Kristin McWharter (b. 1990) uses performance and play to interrogate the relationship between competition and intimacy. Her work conjoins viewers within immersive sculptural installations and viewer- inclusive performances that critically fuse folk games within virtual and augmented worlds. Her software installations and performative objects incorporate experimental technologies and playful interaction to produce performances that speculate upon alternative forms of social behavior. Inspired by 20th century sports narrative, collective decision making, and technology as a contemporary spiritual authority, her work blurs the boundaries of intimacy and hype culture to challenge viewer's relationships to affection and competitive drive within our current social context. Her work has been exhibited at The Hammer Museum, Walt Disney Concert Hall, Bangkok Arts and Cultural Center, Ars Electronica, Museo Altillo Beni, and FILE Festival. McWharter received her MFA from UCLA in Design Media Arts and is currently an Assistant Professor in Art & Technology Studies at SAIC where she teaches courses in experimental media, art & technology practices, and virtual reality.
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In my artwork I use performance and play to interrogate the relationship between competition and intimacy.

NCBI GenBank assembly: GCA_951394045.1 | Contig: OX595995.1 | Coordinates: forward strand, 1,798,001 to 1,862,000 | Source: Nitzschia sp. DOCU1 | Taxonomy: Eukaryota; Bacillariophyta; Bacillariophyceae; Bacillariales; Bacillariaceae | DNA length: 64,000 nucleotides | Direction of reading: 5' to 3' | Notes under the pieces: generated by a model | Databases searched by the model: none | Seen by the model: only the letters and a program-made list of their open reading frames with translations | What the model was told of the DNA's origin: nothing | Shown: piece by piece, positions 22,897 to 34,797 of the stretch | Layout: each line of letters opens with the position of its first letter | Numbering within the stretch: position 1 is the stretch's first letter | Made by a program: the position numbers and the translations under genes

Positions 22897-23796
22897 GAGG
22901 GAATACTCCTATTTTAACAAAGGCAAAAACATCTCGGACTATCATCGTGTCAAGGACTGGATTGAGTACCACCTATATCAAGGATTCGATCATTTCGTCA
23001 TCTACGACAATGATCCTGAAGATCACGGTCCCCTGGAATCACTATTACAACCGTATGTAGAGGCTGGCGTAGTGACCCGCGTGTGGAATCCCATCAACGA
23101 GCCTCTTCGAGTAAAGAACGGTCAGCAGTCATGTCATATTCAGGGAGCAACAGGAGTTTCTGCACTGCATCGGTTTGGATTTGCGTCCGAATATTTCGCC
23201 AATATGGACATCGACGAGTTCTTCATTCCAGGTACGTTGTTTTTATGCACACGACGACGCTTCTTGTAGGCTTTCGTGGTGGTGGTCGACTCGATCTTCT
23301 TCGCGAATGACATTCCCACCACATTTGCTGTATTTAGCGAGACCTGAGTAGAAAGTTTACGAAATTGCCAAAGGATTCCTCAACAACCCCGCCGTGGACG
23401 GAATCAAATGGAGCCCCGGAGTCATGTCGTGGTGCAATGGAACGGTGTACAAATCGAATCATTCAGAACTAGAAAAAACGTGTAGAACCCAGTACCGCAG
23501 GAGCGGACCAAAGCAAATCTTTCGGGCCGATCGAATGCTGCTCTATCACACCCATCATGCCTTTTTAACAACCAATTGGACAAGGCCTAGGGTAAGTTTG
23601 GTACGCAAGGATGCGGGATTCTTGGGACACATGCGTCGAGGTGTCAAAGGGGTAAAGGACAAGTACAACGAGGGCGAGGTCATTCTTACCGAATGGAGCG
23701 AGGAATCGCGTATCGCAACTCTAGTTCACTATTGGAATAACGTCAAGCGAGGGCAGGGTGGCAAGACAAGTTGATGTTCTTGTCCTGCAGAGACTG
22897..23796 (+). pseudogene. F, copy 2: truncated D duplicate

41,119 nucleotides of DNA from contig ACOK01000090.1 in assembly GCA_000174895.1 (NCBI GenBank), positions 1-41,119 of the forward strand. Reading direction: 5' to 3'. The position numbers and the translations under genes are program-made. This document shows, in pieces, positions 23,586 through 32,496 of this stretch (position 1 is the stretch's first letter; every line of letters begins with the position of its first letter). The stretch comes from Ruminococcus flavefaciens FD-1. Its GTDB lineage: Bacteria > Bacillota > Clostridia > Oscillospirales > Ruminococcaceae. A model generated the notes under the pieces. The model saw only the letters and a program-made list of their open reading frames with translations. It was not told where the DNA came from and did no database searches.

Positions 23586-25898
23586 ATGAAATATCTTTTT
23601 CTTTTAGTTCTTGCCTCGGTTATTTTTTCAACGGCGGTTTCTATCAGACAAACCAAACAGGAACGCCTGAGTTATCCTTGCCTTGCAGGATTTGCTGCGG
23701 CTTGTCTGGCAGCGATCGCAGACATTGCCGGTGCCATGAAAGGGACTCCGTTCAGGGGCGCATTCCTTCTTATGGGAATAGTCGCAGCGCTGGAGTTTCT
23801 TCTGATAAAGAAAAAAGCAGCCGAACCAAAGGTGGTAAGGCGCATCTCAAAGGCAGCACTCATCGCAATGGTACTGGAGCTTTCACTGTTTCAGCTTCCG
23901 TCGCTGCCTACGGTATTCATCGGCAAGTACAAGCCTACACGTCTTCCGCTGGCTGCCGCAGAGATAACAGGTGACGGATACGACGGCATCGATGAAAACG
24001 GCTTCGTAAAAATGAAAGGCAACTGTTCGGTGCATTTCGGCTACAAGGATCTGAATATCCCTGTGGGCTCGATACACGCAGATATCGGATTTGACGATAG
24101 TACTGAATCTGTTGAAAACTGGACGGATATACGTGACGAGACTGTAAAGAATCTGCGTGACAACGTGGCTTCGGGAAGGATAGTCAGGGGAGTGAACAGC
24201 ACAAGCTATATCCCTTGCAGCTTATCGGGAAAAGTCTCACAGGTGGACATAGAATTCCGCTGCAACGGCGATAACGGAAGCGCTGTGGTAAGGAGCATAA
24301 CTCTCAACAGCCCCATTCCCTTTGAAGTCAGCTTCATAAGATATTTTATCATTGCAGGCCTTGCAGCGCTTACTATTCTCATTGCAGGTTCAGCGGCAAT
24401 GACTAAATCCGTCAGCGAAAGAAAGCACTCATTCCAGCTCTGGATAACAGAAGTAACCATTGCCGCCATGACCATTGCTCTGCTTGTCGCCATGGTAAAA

I see the entangled relationship of these experiences manifest in the consensual violence present in sports entertainment, the tender hollering of synchronized spectators, the compulsory celebration of a local team’s big win... My work conjoins viewers within immersive sculptural installations and viewer- inclusive performances that critically fuse folk games and improvisational play with virtual and augmented worlds. These narratives reveal a pulsing relationship between the complex rhetorical frameworks of citizenship and play within our understanding of what it means to be a “good sport”.
Inspired by 20th century sports narrative, collective decision making, and technology as a contemporary spiritual authority, I craft participatory performances that conjoin the bodies of visitors into absurd games that form uniquely confrontational and yet sentimental unions. These performances both unite and restrict viewer movement and interaction, revealing a complex emotive experience that prods at the mannerisms we embody within competitive social contacts. I spend a lot of time thinking about the impact of the massive fan culture that emerged with the development of media enterprises like ESPN. The particular form of storytelling that stems from sports narrative, one that relies on the unknowns of improvisation, chance, and athletic limitations, have informed generations’ understanding of community, citizenship, and relational body language. The lens of sports rhetoric has particular rhythms and tones of competitive narrative that swing viewer emotions from extreme enthrallment to utter dismay in a single play.
Manipulating these same rhetorical forms, I integrate novel and emerging technologies within physical sculptures that mechanically restrict movement within virtual game worlds. I am struck by how entertaining the spectacle of watching people play can be and yet how isolating it can feel to experience an immersive environment first hand. I began to see this trend of single individuals experiencing VR works in galleries surrounded by crowds of people watching them- as if the crowds were watching an athlete or performer. It occurred to me that the headset itself was mediating the social relationships in the room and creating both “players” and “watchers”. Body language was emerging as a primary mode of communication between the two groups. These works are recognized for the emergent behaviors provoked within audience participants.